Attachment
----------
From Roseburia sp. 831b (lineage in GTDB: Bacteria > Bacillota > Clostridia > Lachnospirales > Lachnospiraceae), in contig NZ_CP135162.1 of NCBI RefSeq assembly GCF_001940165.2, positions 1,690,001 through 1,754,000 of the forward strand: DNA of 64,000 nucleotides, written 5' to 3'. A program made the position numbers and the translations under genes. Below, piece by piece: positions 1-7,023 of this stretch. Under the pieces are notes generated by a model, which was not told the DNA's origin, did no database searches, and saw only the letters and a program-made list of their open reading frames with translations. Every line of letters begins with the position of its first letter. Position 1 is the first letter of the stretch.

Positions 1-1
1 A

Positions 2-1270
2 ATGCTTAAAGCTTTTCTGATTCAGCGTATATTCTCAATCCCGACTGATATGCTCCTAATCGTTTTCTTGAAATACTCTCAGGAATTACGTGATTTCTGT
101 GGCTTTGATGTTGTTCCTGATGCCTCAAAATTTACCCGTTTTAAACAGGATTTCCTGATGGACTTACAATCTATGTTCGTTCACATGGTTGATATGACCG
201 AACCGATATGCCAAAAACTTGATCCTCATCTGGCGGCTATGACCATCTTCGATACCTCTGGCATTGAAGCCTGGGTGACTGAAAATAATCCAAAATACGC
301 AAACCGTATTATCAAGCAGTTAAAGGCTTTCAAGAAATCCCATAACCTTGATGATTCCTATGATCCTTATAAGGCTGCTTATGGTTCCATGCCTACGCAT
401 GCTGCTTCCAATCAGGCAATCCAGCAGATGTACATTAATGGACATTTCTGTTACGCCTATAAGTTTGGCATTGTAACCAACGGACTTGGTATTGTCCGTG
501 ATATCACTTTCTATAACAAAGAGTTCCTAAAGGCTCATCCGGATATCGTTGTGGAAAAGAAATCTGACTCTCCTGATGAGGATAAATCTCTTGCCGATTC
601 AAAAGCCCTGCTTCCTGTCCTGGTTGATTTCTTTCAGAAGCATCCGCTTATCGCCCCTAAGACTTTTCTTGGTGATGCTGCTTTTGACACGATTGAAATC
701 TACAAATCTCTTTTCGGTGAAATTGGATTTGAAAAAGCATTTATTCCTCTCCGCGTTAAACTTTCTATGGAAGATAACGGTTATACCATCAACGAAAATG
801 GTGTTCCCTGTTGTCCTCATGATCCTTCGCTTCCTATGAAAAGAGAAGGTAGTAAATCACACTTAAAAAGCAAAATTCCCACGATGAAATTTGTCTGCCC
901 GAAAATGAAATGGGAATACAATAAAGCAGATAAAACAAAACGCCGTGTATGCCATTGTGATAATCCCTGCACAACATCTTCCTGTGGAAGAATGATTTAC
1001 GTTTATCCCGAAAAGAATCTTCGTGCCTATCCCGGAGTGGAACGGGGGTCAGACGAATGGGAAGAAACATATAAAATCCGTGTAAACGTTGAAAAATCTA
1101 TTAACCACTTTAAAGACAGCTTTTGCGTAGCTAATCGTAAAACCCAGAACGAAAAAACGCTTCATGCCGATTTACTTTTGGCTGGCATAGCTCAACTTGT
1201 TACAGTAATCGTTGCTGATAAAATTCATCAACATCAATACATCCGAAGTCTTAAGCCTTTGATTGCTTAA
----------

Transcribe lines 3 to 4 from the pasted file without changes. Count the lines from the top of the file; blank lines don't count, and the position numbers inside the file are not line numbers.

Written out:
1 A

Positions 2-1270